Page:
Many people find owning a dog is like having a child who ignores them, causing stress and frustration and ultimately diminishing the joy of a special relationship.
In this book, I will share my experience and expertise by revealing good techniques to enable you to get the best out of your dog, whether it’s a family dog or a working dog. We will take a look at how a dog thinks and learns. If we can figure this out, we can get a dog to do almost anything.
I established the Canine Training Academy of New South Wales, Australia in 1996, (based in Sydney). My Academy has trained over 6,000 dogs in basic obedience, personal protection and scent detection. Most of our clients are typically ordinary people, just like you and me, trying to get their dogs to obey simple commands such as “come, sit, stay and drop”.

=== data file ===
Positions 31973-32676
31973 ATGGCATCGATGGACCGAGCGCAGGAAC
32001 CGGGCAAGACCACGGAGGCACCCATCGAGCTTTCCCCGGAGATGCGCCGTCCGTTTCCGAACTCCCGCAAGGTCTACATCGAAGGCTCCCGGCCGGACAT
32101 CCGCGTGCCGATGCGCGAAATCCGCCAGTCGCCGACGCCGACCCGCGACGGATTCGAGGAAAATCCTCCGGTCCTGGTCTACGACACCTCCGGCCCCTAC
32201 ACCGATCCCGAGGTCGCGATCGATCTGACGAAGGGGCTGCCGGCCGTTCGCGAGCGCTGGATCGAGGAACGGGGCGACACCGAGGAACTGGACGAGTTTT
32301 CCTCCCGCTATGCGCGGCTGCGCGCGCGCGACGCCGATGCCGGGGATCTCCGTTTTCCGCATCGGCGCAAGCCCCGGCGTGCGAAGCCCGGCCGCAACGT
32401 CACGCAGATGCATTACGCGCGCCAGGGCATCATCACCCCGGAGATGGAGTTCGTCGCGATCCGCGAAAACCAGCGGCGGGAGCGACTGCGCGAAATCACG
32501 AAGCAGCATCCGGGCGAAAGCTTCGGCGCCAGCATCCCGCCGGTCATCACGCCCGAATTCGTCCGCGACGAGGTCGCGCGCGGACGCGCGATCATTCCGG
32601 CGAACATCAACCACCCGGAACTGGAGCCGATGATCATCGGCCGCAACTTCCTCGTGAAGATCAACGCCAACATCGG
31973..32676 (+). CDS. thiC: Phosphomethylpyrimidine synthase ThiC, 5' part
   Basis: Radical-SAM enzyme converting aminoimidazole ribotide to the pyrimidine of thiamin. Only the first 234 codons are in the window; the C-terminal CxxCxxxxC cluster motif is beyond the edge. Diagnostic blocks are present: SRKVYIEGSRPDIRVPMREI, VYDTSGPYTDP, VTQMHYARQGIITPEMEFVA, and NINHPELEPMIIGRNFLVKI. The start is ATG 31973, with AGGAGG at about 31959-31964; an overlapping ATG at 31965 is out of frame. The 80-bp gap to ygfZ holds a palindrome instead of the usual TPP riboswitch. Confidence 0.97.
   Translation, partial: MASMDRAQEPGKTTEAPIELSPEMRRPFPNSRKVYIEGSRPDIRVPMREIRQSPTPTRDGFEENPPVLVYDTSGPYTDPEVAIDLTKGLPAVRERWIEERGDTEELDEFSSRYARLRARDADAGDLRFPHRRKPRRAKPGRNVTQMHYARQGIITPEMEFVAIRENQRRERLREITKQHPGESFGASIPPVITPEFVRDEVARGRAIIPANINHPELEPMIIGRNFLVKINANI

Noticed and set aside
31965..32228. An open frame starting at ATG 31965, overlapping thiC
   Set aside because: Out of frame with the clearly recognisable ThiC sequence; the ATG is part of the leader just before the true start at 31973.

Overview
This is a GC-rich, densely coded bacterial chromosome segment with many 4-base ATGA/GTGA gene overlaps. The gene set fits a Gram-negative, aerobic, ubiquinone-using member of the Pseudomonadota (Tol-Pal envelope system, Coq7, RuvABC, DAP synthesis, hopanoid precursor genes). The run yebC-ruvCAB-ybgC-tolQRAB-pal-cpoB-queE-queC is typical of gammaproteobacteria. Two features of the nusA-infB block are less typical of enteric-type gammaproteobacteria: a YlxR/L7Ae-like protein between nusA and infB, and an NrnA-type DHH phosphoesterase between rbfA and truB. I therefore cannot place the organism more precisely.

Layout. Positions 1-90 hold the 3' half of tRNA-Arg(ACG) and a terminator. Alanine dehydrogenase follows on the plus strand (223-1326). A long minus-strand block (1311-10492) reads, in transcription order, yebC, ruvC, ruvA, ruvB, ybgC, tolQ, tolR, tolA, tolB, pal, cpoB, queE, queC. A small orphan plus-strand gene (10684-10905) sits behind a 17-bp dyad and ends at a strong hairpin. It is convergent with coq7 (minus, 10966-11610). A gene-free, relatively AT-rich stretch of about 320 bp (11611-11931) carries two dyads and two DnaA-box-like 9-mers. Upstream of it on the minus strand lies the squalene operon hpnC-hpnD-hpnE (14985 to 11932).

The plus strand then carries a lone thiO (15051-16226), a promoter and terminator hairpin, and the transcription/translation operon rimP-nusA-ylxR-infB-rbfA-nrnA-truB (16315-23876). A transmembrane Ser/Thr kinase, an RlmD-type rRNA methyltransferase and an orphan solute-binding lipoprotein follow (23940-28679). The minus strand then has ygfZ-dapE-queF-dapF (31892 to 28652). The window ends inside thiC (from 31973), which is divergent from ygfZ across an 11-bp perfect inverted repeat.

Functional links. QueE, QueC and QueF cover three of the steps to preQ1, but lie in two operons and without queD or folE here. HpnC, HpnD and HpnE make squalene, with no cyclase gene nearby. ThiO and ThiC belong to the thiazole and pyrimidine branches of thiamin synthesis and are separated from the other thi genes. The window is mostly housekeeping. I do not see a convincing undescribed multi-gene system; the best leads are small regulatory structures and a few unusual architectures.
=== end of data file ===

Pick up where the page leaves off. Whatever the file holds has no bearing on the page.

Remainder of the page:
I have a unique method of teaching dogs to obey commands in a quick and very effective way, without harming them. In 2001, I became a Certifying Official for the International Canine Detection Federation (ICDF) and a Master Trainer for Human Detector Dog K9 (HDD K9). Since then, I have trained dogs on behalf of military and government institutions in many countries. All dogs were trained with different levels of skills for particular purposes, recognising different breeds have particular talents. Moreover, human behaviour influences dogs. Typically, dog owners pass on their own personality characteristics, disabilities and bad habits to their dogs, usually without even realising it! The purpose of my book is to provide you with proven techniques that, if followed correctly, will set the foundation for a healthy, productive and fun relationship with your dog. I have seen many delighted owners as a result of investing in my Academy’s dog training programme – simply by eliminating daily frustrations with their dogs. Just as important, their dogs are also far more contented!